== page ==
Kelly Hirschberg of Caltrans said traffic counts done a few years ago found Soscol Junction rush-hour backups of 90 seconds to two minutes. If nothing is done, the waits by 2039 at the traffic signal could reach seven or eight minutes.

Caltrans and local transportation officials have searched for a Soscol Junction solution for about 15 years. Their original idea was to build a flyover that would take Highway 221 traffic on a curving, aerial trip before having it merge with southbound Highway 29 traffic.

The idea proved controversial when Caltrans announced details in 2015. That 35-foot-tall concrete flyover was too ugly to be a Napa Valley gateway, some said. Cyclists would face danger alongside vehicle traffic on a flyover, others said.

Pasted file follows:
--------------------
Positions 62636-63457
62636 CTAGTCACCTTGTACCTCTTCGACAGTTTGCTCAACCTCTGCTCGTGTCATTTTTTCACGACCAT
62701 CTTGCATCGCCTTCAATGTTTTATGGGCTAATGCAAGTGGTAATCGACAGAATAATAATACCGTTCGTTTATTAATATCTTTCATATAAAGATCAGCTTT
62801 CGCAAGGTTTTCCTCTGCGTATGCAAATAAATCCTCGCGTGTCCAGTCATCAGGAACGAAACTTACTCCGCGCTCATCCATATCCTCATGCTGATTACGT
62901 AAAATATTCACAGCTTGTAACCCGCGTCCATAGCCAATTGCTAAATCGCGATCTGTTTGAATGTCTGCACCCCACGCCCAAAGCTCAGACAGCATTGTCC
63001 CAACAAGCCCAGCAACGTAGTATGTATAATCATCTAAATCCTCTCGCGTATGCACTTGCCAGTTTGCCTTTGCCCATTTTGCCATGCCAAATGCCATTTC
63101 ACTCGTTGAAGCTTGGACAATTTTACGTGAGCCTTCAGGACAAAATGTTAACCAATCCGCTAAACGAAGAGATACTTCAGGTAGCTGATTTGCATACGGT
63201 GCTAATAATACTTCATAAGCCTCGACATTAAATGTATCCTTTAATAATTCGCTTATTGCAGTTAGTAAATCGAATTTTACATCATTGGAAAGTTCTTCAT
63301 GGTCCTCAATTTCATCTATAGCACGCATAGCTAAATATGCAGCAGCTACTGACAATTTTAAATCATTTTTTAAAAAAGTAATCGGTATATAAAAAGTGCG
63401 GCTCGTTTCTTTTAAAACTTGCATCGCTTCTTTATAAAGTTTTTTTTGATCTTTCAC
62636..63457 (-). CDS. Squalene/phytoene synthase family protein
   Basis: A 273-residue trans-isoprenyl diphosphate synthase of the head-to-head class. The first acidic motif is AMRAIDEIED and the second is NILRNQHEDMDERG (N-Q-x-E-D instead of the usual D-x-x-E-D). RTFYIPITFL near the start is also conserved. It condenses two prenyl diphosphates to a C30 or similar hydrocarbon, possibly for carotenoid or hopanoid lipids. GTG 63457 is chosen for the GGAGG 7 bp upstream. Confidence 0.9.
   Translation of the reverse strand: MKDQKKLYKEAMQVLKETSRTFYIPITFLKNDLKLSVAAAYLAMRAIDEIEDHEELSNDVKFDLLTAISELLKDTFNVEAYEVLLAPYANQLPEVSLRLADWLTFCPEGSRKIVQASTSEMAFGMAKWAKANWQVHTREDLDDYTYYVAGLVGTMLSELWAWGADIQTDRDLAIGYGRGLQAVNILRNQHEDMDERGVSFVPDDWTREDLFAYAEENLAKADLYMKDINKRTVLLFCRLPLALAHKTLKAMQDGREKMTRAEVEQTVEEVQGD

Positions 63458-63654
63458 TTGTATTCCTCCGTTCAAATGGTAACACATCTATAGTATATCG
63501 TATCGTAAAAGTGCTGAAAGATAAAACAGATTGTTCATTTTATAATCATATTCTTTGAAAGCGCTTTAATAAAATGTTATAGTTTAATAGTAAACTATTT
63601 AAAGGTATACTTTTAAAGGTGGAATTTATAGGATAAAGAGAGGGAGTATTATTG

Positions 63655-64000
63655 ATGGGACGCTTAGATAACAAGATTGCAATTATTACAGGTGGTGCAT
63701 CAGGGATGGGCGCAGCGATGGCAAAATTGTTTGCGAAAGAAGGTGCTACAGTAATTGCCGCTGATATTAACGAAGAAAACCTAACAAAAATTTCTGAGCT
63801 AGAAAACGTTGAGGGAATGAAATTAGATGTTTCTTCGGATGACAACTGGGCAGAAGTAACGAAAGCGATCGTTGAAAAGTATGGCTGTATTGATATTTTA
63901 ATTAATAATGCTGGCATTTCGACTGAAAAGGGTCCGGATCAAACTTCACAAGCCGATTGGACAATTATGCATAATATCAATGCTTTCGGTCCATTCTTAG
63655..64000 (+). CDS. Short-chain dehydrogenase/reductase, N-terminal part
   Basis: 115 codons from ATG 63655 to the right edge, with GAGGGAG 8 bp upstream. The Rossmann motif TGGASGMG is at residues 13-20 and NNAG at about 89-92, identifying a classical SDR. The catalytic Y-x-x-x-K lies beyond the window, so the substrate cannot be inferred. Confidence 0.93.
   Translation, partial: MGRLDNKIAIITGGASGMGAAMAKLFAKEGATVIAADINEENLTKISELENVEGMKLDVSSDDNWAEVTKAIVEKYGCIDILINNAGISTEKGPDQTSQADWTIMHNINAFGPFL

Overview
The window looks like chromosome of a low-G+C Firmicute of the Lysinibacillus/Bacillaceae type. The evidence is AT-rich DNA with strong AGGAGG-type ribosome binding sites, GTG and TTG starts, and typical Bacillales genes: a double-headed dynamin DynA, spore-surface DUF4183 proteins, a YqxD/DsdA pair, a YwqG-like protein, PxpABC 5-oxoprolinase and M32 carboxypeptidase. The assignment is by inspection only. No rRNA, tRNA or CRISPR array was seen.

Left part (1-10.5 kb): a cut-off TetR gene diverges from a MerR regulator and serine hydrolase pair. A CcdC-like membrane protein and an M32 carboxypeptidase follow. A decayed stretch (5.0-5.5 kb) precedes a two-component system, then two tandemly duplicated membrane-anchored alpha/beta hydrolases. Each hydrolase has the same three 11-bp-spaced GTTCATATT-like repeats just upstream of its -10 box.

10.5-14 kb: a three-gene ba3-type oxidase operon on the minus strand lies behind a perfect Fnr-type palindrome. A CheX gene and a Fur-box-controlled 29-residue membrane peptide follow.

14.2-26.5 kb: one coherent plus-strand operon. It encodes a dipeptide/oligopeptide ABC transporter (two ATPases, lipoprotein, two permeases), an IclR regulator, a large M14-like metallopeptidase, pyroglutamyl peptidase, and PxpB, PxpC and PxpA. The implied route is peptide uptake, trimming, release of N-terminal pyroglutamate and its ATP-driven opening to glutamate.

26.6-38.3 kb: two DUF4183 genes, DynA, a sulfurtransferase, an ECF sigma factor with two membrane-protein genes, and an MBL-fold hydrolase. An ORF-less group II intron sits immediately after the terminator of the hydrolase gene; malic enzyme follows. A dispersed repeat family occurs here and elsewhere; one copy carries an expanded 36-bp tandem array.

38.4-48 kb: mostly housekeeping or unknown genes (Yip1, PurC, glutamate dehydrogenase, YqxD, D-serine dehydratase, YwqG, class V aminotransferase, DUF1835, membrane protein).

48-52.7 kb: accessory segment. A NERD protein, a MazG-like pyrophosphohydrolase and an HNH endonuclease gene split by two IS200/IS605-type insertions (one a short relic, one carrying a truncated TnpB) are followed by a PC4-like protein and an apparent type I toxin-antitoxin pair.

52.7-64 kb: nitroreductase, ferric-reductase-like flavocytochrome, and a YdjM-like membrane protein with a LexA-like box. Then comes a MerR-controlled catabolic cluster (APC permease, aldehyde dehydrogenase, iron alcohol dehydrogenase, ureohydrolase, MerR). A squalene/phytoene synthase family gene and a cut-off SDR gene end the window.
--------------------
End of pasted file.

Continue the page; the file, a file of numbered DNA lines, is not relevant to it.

“We heard you loud and clear,” Hirschberg said.

Napa County Bicycle Coalition Executive Director Patrick Band came to Thursday’s meeting and looked at the roundabout proposals. He prefers roundabouts with slow-moving traffic to a flyover with traffic moving at 55 mph.

“I think it’s a significant improvement,” Band said.

Not many cyclists pedal through today’s signalized Soscol Junction, Band said. Perhaps a handful of cyclists make the trip every day as they commute.

“Part of that is the rest of the corridor is not designed for bikes,” Band said.

Napa County isn’t going to see the entire Highway 29 corridor made bike-friendly immediately, Band said. But a bike-friendly Soscol Junction would be a start. He noted the cyclists will eventually be able to use a Napa Valley Vine Trail segment planned for the adjacent airport industrial area.

Miller said the planned Highway 29 overpass could impair the view, an echo of the complaints over the now-jettisoned idea of a flyover.

Anderson said Highway 29 drivers wouldn’t see the side of the structure, though drivers on Highway 221 would. The overpass would be about 25 feet tall, about 10 feet lower than the flyover.